At Federation, the Auditor-General was paid above heads of departments but by 1918 was the only senior official not to have had a pay rise.[6][i] The intentions of the founding fathers with respect to the role and status of the Office were not to last long. It is disappointing that parliament did nothing to stop the downgrading, implicit in this treatment of its servant, of its own ability to command information and therefore, perhaps unwittingly, to have acquiesced in its own downgrading vis à vis the executive. Similarly with changes to the Audit Act, Mr Israel complained at one point that he had been waiting sixteen years for changes he believed desirable to the Act.[7] This puts the current wait of six years into a perspective of general carelessness about the function by governments and bureaucrats. Only public pressure and committed politicians can change this treatment for the better. One could go on about Mr Israel’s difficulties. Instead we will look briefly at the views of my two most immediate predecessors about their treatment by the executive and the bureaucracy.

K. F. Brigden, AO, the tenth Auditor-General for Australia

The well known JCPA Report 296[8] stemmed from warnings expressed by these predecessors. Mr Brigden, formerly Taxation Commissioner, wrote in a report tabled in the Parliament in 1984 that

Audit independence and audit effectiveness can amount to much the same thing. If an auditor does not enjoy independence from the bodies subject to audit it will be only a matter of time before some measure of control by auditees becomes apparent. When that happens, the effectiveness of the audit process will inevitably suffer. In practical terms, impairment of the auditor’s independence is synonymous with impairment of audit effectiveness.

It is timely to question whether the independence of the Auditor-General and the Australian Audit Office from the executive arm of government is not more apparent than real.[9]

J. V. Monaghan, AO, the eleventh Auditor-General for Australia

Mr Brigden’s successor was formerly a Treasury officer and later Commissioner of the Public Service Board, who in 1987 when Auditor-General wrote to Parliament as follows -

…Not to put too fine a point on it, the future of the AAO’s performance auditing function is clouded by the question mark that hangs over the adequacy of its resource provision.

…One cloud on the horizon is the thrust of continuing erosion of the AAO’s audit mandate through modification of the statutory requirement that public enterprises be audited by the Auditor-General.

…Continuation of some recent trends could well see the AAO in for a turbulent time. I hope that this will not prove to be the case.

…Ultimately, of course, it is for the community to determine whether the Commonwealth is to continue to have a robust, effective and independent external audit institution; or, perhaps, to make do with some docile client of the Department of Finance. If it is to be the former, the pre-requisites are a strong and clear audit mandate, and resourcing arrangements that do not prejudice the institution’s independence.[10]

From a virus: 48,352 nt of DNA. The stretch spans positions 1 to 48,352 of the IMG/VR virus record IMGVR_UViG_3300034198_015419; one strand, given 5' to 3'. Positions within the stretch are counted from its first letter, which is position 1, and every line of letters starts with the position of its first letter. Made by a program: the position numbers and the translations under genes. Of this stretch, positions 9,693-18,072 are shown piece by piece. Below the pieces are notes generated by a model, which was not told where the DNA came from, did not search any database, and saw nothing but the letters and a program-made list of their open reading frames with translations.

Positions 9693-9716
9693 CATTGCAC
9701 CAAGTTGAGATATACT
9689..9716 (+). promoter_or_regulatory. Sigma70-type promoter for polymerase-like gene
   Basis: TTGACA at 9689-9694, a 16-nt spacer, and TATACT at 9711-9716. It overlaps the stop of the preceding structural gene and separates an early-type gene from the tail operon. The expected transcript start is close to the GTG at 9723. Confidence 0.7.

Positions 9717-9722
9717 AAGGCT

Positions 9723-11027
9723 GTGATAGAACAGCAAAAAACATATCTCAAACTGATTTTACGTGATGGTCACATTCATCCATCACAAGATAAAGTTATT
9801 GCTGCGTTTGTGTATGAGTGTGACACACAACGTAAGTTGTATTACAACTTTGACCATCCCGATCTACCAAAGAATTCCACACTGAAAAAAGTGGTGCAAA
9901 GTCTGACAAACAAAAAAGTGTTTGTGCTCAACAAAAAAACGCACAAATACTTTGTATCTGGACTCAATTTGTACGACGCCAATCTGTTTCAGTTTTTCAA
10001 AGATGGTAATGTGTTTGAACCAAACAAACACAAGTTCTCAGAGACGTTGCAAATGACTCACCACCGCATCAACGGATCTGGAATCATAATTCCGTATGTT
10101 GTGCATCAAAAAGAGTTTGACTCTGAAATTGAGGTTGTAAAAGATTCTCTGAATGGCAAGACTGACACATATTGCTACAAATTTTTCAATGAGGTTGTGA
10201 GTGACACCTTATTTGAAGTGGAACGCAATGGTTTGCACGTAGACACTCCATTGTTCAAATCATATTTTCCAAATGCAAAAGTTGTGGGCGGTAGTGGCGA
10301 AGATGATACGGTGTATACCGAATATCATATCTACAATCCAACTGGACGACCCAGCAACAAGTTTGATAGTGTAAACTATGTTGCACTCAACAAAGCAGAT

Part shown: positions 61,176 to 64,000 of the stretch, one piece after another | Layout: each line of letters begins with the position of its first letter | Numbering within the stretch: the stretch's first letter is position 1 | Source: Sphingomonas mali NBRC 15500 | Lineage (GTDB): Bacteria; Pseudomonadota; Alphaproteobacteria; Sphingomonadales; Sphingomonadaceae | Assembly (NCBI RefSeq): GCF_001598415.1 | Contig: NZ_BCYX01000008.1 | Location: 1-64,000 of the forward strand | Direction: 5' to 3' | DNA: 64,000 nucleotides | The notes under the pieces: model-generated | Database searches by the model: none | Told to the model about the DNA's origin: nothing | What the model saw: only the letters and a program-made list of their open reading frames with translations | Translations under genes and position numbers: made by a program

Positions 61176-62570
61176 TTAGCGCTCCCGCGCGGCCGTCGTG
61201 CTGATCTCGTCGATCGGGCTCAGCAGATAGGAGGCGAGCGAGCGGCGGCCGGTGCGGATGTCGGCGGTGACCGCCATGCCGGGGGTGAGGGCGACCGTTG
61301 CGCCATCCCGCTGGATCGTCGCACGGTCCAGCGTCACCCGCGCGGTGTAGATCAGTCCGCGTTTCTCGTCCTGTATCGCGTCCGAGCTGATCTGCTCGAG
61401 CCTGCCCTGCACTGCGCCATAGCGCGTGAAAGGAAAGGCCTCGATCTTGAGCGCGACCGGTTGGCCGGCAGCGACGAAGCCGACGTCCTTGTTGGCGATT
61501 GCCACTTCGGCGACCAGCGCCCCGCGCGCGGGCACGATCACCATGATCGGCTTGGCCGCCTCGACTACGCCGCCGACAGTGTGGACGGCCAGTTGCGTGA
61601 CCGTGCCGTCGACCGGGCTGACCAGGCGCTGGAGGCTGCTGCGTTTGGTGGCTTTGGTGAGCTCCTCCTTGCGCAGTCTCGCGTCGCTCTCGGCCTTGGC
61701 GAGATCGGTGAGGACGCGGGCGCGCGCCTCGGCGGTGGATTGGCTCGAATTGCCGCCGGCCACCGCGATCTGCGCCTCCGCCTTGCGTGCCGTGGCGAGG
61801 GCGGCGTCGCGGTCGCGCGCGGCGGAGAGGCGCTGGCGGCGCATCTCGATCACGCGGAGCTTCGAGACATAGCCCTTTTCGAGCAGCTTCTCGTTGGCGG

Resource constraints imposed by the executive can slowly and insidiously poison independence. They may do this in a way that makes it difficult to prove cause and effect and which may also causes problems which can harm the reputation auditors-general strive so hard to preserve; the professional standing of their offices. This danger has been clear to many expert, disinterested witnesses from outside the public sector. One of these, Mr Fergus Ryan, found in a report on the Auditor-General of Victoria that

The involvement of the Executive in the process of approval of the Offices’ budget is again, in my view, inconsistent with the concept of the Auditor-General’s role in the accountability of the Executive to the Parliament. There is a clear risk in theory that the effectiveness of the Auditor-General could be constrained by an Executive which chose to do so through a denial of adequate funding.

He recommended therefore that

In order to ensure that the Auditor-General is able to meet effectively the needs and expectations of Parliament, I consider that Parliament should be responsible for approving the budget of the Office, and should fund it directly by way of specific appropriation.[11]

It is not only auditors-general who have difficulties with the Commonwealth. The Sydney Morning Herald of Saturday May 6, 1995 reported the ‘mild-mannered, former academic and Brisbane silk, and chairman of  Queensland’s Red Cross’ and the latest chairman of the Criminal Justice Commission in that State, Mr Rob O’Regan, as saying of the Commonwealth:

I am amazed at the ferocity of the Federal Government’s attacks…Something must be making them very uncomfortable…

(Bodies like ICAC and the CJC) were fashionable after the exposure of quite a lot of corruption and maladministration during the ’80s but I think many politicians and senior bureaucrats now find it irksome to have a permanent commission keeping an eye on them.

2: The principles underlying external review

Do we need an independent external public audit official?

A look at the past would help decide. Long before the failures of the 1980s, Pliny the younger revealed the mistaken activities of public officials in his writings so many centuries ago, and at the time through audits. Much later a more recent letter questioned:

…You say that people in authority are not to be snubbed or sneezed at from our position of conscious rectitude…